The UK has pledged to Ukraine two ships specifically designed to hunt down naval mines.
The Ministry of Defence has also said it will be launching a ‘maritime coalition’ with Norway and other partners to ramp up support for Ukraine’s naval capabilities.
Mr Shapps did not provide further information on when or how the ships will be able to enter the Black Sea, given access through the Bosphorus is controlled by Turkey – a Nato-member country that nevertheless maintains strong trade relations with the Putin regime.
News of the transfer came a day after the government also announced £3.7 million in funding to support the documentation and investigation of war crimes committed by Russian forces in Ukraine, building on a previous pledge of up to £2.5 million.
Speaking to BBC Breakfast this morning, Mr Shapps was insistent in rejecting any suggestion Western nations are beginning to turn away from the conflict.
This week, Republican members of US congress voted to block a package that would have included $61bn in additional aid to Ukraine, as part of an effort to push for concessions on border security from the Biden administration.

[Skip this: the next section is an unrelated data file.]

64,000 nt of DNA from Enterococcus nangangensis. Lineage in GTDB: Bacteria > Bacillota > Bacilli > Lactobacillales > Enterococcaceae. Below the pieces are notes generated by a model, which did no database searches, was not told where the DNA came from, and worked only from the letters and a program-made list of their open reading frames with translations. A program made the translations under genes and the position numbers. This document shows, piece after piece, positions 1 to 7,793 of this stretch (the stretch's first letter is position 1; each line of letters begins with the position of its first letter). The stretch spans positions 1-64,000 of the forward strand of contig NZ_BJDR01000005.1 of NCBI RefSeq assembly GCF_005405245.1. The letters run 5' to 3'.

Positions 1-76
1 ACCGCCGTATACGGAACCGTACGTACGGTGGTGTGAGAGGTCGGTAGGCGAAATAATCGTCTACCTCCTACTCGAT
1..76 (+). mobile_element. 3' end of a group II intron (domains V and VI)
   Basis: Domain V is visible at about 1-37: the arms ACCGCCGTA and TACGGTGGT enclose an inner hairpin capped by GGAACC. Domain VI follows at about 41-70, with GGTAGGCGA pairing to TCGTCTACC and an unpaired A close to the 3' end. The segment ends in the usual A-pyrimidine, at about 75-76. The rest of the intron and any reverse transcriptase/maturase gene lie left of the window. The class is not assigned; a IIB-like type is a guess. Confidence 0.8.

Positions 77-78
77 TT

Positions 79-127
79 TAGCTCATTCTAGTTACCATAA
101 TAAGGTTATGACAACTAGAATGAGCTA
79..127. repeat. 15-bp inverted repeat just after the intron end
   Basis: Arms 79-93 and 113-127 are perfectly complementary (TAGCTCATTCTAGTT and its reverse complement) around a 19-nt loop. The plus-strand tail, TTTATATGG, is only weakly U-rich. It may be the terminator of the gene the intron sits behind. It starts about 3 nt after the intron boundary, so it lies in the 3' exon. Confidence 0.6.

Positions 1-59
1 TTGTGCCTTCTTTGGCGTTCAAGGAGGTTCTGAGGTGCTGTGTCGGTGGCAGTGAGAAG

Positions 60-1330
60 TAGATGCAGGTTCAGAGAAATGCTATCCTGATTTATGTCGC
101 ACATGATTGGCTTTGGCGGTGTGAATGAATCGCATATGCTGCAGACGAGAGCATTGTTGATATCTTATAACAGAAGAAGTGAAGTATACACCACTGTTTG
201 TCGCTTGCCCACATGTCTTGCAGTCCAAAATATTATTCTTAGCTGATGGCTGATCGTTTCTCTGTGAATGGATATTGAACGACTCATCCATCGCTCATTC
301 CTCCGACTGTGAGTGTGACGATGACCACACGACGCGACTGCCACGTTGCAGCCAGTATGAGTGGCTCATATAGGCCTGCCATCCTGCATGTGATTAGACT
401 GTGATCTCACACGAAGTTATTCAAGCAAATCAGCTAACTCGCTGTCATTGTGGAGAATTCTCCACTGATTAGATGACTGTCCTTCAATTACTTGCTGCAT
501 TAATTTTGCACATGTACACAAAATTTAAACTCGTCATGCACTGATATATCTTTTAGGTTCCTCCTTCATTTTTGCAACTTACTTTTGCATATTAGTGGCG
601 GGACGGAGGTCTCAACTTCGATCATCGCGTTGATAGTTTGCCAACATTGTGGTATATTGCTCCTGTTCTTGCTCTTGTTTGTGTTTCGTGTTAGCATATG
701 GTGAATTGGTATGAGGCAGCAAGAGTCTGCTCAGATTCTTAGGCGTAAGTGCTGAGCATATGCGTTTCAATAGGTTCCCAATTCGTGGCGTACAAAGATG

Talks on Ukraine’s accession to the European Union are also being held up by Hungary’s far-right Prime Minister Viktor Orbán, himself long considered one of Vladimir Putin’s closest allies in the bloc.
Mr Shapps said today: ‘We believe that we simply can’t have an outcome where an autocratic dictator walks into a neighbouring democratic country and then the West gets bored of it.
‘That is an unacceptable outcome. That is why the UK will keep reminding people that that can’t happen.’
He went on to say the transfer of the minehunter ships ‘marks the beginning of a new dedicated effort by the UK, Norway and our allies to strengthen Ukraine’s maritime capabilities’.
Following the outbreak of the conflict last February, the Russian navy blockaded Ukraine’s ports on the Black Sea, creating massive obstacles both for naval operations and export industries.
With several million tonnes of grain held up from reaching the global market, a deal was eventually brokered in July 2020 by Turkey and the UN to allow Ukraine to resume safe exports.
But Russia later rescinded on the deal after accusing Ukrainian forces of carrying out deadly drone attacks on Russian ships in Sevastopol, a port city in occupied Crimea.
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